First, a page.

Efforts by campaigners to stop GPs, Hospitals and other NHS service providers from obtaining clear subsidy from patients by use of expensive "revenue sharing" 084 telephone numbers were thought to have succeeded. [see petition]. On 14 September 2009 it was announced that use of these numbers was to be banned. [see DH press release]
Directions to NHS bodies, to this effect, were issued on 21 December 2009. [see statutory document] These however excluded all services provided by the NHS Direct NHS Trust, and have not been applied by the many Hospitals and other NHS bodies that continue to use 084 numbers [see my list).
Similar revisions to the terms of GPs' contracts, intended to come into effect on 1 April 2010, were also published. The relevant Statutory Instrument was however presented to parliament too late to complete its processing prior to dissolution, and no action has been taken to implement these changes. [see SI 2010/578]
Notwithstanding the preparatory work done so far, it will now fall to the government that emerges from the new parliament to take positive action to preserve the principles of the NHS.
In the absence of any indication of how NHS budgets will be protected when public spending is under pressure, we may wonder if payment by patients could be used as a way of achieving this.
- Talk of a "National Care Service", as part of the NHS, where the principle of payments by users is not ruled out, suggests the danger of a broader weakening of the principle of the NHS being exclusively funded by taxation.
- The "Big Society" appears to imply that people take care of themselves, making their own commercial arrangements with local providers, rather than relying on the government always footing the bill, or telling providers what to charge.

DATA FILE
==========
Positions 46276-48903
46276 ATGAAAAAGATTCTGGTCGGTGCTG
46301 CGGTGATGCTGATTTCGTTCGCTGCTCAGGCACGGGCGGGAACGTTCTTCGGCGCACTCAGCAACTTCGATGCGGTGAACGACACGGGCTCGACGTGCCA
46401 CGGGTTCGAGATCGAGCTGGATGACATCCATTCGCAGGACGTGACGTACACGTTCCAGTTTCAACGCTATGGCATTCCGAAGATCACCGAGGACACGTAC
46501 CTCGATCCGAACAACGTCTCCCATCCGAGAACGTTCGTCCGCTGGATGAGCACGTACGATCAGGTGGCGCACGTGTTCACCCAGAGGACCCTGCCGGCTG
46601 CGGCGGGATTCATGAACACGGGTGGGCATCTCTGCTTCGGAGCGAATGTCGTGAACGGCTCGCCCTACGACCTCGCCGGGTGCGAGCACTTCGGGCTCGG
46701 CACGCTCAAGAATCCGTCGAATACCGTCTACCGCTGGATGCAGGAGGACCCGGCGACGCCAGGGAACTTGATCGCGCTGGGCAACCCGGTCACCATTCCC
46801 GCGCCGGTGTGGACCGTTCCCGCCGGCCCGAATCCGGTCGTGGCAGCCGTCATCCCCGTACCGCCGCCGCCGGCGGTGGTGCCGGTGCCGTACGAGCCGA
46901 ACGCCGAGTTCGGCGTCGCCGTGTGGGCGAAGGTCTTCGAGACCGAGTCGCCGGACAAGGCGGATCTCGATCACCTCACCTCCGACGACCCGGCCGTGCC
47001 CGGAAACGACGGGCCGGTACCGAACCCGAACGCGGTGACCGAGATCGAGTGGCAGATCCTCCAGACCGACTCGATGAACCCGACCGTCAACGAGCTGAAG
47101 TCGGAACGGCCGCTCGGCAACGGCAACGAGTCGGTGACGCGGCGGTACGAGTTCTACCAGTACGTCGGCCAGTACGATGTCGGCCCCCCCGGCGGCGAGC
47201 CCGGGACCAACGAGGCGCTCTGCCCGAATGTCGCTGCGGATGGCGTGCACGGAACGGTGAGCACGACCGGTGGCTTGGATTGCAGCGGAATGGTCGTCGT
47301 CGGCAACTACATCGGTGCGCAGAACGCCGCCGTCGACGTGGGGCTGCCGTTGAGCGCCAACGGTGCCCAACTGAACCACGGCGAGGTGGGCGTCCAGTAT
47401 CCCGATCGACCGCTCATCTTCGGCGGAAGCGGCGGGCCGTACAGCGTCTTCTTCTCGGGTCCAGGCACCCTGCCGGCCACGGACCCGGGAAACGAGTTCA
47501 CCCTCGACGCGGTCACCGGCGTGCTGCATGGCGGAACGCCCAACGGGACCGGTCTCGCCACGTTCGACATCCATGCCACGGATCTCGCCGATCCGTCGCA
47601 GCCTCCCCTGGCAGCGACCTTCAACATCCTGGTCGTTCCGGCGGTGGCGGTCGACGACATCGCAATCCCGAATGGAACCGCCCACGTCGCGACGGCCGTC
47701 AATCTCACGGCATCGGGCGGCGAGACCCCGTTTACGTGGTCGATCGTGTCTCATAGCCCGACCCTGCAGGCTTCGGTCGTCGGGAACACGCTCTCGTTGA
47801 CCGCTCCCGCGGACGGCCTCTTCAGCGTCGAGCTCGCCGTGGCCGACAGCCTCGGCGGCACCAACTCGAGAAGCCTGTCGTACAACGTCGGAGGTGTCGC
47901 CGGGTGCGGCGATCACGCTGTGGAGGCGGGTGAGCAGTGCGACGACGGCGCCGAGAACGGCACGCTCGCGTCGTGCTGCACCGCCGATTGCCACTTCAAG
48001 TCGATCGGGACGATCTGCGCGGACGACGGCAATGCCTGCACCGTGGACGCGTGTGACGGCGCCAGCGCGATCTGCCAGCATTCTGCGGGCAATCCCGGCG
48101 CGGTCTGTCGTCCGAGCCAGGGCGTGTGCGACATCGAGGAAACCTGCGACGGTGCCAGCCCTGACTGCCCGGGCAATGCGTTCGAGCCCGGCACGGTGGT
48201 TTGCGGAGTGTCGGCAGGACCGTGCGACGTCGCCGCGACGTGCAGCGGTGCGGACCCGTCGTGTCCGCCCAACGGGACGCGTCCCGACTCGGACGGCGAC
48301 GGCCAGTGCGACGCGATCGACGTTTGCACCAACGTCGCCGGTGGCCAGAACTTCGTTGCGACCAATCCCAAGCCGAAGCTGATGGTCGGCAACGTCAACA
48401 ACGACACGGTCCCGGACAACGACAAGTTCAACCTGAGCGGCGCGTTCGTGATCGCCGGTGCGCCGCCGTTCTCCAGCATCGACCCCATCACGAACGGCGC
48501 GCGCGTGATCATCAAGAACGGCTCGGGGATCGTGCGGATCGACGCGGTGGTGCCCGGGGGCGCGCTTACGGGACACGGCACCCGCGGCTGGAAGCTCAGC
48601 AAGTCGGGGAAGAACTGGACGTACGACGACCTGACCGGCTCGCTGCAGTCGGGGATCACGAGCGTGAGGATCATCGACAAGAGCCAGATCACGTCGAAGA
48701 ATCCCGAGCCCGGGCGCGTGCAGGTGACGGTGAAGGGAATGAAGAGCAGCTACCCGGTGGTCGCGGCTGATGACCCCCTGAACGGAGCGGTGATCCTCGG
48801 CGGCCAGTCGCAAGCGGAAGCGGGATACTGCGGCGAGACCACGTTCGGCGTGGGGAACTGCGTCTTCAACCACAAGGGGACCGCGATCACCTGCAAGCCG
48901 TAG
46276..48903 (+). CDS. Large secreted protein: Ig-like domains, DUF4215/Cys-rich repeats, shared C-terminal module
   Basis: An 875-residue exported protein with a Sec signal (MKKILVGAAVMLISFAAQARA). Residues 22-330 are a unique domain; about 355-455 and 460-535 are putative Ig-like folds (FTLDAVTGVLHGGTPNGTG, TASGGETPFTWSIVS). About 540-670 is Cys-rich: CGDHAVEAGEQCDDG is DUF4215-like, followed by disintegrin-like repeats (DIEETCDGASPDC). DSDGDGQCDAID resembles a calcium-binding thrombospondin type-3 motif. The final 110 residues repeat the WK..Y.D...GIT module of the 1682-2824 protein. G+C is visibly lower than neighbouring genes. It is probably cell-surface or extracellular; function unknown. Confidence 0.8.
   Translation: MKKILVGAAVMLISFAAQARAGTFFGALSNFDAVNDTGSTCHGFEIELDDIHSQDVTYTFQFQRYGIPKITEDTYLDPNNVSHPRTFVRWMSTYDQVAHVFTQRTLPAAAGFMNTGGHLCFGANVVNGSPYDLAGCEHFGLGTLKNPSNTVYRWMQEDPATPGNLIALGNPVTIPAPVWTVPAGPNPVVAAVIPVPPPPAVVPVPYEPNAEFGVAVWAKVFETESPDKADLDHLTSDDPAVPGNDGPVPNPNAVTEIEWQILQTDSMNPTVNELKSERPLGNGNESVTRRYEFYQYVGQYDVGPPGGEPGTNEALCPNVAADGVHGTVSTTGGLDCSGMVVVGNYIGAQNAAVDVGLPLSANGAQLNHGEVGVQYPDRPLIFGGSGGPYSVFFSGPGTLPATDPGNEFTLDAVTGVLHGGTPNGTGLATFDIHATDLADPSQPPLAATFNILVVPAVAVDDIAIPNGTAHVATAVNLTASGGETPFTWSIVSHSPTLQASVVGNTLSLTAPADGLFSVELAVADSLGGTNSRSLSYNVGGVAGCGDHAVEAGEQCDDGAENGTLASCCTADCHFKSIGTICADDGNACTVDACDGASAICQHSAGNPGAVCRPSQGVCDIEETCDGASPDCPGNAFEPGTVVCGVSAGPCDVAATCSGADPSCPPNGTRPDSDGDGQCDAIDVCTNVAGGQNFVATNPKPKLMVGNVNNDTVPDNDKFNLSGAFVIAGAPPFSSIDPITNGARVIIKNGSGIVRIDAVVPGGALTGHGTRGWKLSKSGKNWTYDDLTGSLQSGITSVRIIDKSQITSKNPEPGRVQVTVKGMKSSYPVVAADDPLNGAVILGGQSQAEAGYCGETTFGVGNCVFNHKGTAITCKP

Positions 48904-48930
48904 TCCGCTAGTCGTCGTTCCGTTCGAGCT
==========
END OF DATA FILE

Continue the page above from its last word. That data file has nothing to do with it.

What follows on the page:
- Some would say that "fairness" is best achieved by patients making some financial contribution towards their treatment, or at least the associated administrative costs, rather than having these paid by others.
A few pence (or in some cases, pounds) on a telephone bill may not be the biggest issue in itself. It is however a clear manifestation of a principle that many hold dear being breached.
We are aware of NHS fees for prescriptions, eye tests and dental services. These are clearly stated, set nationally, explicitly sanctioned by parliament, and subject to exemptions loosely on the basis of need and ability to pay.
NHS service providers cannot be permitted to levy charges themselves (indirectly through use of revenue sharing telephone numbers in this case) under the terms of the NHS Constitution currently in force. One wonders if new circumstances and a possible new government will cause the fundamental principles of an aging institution to finally be formally abandoned in its 62nd year.
I propose a question to those seeking to take on the management of our NHS as members of the next parliament, and the government that emerges from it.
"How far will payments by patients be used to enable NHS budgets to be maintained in the context of public spending cuts?"
Any answer that falls short of a clear denial and an assurance that firm action will be taken to eliminate the existing examples of this practice must be taken as a commitment that sacrificing the principles of the NHS is a price worth paying for whatever else is to be done with public money.